We are going through a dizzying moment of change. Artificial intelligence (AI) has long since left the specter of science fiction. The development of this digital technology, which is here to stay, also impacted medicine. And the field of reproductive health and fertility is one that begins to incorporate new tools.
AI makes it possible to establish relationships between a large amount of biomedical data thanks to the use of complex algorithms. This makes it possible to improve the accuracy of medical guidelines, increase knowledge in certain areas, reduce diagnostic errors and make predictions in real time.
Thus, in reproductive medicine, and punctually the field of fertility, acquires increasing prominence, both in the clinical field and in the laboratory for highly complex treatments.
How can AI help assisted reproduction? In some centers such as In Vitro Buenos Aires, Halitus and Cegyr it is already being implemented to help decide on the most appropriate work protocols (for example, those related to controlled ovarian stimulation), offer more reliable diagnoses based on the analysis of a large volume of data (Big Data) or to improve embryo selection criteria to increase the probability of implantation and evolutionary gestation.
Agustín Pasqualini is medical director of Halitus and vice president of the Argentine Society of Reproductive Medicine (SAMeR). In dialogue with Clarín, he explains: "By obtaining an image of each of the eggs, AI allows us to analyze them morphologically and classify them according to their quality. For this, different algorithms are used that help us decide the morphology of the oocyte."
Sperm selection by artificial intelligence
Why is it novel and important? "Because it not only helps us in the process (evaluates many data at once) but also analyzes aspects that are not seen to the human eye, even under the microscope," says Pasqualini.
The use of AI in fertility centers
"For 5 months, we have incorporated AI technology in the field of assisted reproduction. It can be performed on any woman who is going to undergo egg freezing or in vitro fertilization treatment," says Marisa Geller, gynecologist specializing in reproductive medicine and medical director of In vitro Buenos Aires.
And he elaborates: "We photograph the eggs at the time of extracting them and through software that uses artificial intelligence we determine what possibilities they have of becoming a blastocyst (fifth day embryo, the last stage that can be outside the uterus before being transferred) and a newborn at home. It has no adverse effects and is not invasive. The technique has about 80% correlation and costs about $300."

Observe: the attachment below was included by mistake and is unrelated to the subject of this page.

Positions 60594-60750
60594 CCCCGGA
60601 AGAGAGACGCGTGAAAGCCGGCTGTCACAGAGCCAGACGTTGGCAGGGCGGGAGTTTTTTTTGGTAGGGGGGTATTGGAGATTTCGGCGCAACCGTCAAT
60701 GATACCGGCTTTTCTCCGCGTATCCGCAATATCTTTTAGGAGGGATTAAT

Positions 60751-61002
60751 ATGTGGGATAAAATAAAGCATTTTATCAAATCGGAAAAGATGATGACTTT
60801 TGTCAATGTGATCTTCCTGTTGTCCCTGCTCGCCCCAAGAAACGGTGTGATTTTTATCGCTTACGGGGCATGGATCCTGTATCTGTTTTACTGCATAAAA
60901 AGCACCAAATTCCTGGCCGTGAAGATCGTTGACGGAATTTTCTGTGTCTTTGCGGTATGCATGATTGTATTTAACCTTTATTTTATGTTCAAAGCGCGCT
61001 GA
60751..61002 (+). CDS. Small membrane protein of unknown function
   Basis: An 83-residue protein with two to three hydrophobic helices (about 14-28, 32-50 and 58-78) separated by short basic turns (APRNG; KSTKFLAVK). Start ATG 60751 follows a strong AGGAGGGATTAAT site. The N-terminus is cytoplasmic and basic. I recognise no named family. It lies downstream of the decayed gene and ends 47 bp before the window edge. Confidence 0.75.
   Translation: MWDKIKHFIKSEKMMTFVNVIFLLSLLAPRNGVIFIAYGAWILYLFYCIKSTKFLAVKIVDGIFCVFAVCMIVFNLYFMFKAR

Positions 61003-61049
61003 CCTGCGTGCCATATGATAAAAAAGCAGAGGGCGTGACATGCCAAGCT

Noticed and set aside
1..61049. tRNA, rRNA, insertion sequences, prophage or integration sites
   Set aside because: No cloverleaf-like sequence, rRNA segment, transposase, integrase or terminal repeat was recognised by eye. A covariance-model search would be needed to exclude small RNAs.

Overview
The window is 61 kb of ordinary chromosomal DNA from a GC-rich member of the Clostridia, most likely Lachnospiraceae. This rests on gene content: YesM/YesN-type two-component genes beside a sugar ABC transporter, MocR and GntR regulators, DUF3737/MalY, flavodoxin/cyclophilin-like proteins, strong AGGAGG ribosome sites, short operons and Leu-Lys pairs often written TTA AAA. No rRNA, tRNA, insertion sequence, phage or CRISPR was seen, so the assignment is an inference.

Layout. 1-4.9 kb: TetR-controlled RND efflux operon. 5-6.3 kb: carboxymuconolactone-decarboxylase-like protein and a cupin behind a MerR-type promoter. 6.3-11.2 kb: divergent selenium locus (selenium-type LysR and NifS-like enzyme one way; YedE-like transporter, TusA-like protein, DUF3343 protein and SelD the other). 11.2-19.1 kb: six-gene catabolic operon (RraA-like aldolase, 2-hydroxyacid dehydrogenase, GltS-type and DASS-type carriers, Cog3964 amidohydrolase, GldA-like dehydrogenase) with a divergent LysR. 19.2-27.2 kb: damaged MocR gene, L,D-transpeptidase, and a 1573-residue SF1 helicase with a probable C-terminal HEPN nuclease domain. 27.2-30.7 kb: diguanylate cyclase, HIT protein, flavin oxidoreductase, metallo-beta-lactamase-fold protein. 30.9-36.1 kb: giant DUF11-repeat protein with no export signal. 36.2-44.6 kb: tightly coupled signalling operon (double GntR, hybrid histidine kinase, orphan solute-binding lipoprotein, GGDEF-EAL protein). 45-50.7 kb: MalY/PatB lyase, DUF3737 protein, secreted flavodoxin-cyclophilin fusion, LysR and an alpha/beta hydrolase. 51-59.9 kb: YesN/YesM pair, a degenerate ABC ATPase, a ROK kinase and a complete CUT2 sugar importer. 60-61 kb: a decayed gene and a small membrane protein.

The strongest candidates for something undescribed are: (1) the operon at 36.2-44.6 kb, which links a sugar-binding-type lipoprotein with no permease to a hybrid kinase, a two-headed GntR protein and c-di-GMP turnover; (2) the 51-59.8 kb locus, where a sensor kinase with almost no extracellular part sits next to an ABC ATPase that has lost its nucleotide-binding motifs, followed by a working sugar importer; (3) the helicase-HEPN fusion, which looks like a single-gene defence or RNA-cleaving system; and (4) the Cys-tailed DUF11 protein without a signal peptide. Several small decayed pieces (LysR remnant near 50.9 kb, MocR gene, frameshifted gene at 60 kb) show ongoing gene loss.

Under the microscope. Artificial intelligence allows us to have a precision that the human eye does not reach.
"The woman freezes her eggs to stop the passage of time. In this way, at the time of thawing they maintain the biological age they had at the time of freezing. The uterus does not age so the embryo can be transferred without problem. However, we do not transfer embryos beyond the age of 50. It's our limit," Geller says.
Silvia Ciarmaroti, head of the Reproductive Medicine section at the Italian Hospital of San Justo, said: "We are developing a protocol for embryo selection in the laboratory using the AI strategy. For now, the programs do not exceed the selection made by the embryologist, but it can be complementary and contribute to the best embryo selection at the time of transfer."
Embryos are classified, and artificial intelligence is also used for this.
AI is also expected to help in the moments before treatments, both in the evaluation of the infertile couple and in the decision of which medication is appropriate to use for ovarian stimulation.
Other advantages of AI in fertility
"When we perform fertility treatment, we stimulate the woman to obtain eggs through a follicular puncture. That same day, the man leaves the semen sample to use the sperm. Once we have the egg and sperm in the lab, we do intracytoplasmic sperm injection (ICSI). The embryos then remain in the incubator for five days," explains Pasqualini.
Today, there are incubators, called Time Lapse, which have video cameras and film embryonic development. "This allows us to observe events that occur in the embryo. In addition, they have software programmed to look at different events at the level of embryo division and through artificial intelligence can tell us which is the embryo with better implantation potential than another", distinguishes the specialist.
The Time Laps incubator used in Halitus and that with AI measures the implantation potential of embryos.
Another benefit offered by these softwares is that, unlike a manual activity, they do not get tired and always do what they are trained for, no matter how many times they have done it previously.
"The problem is that today there are more than 200 algorithm software and there is still a lack of clinical validation of which one really works. Therefore, you always have to analyze this technology and apply it in each laboratory to evaluate the results," warns Pasqualini.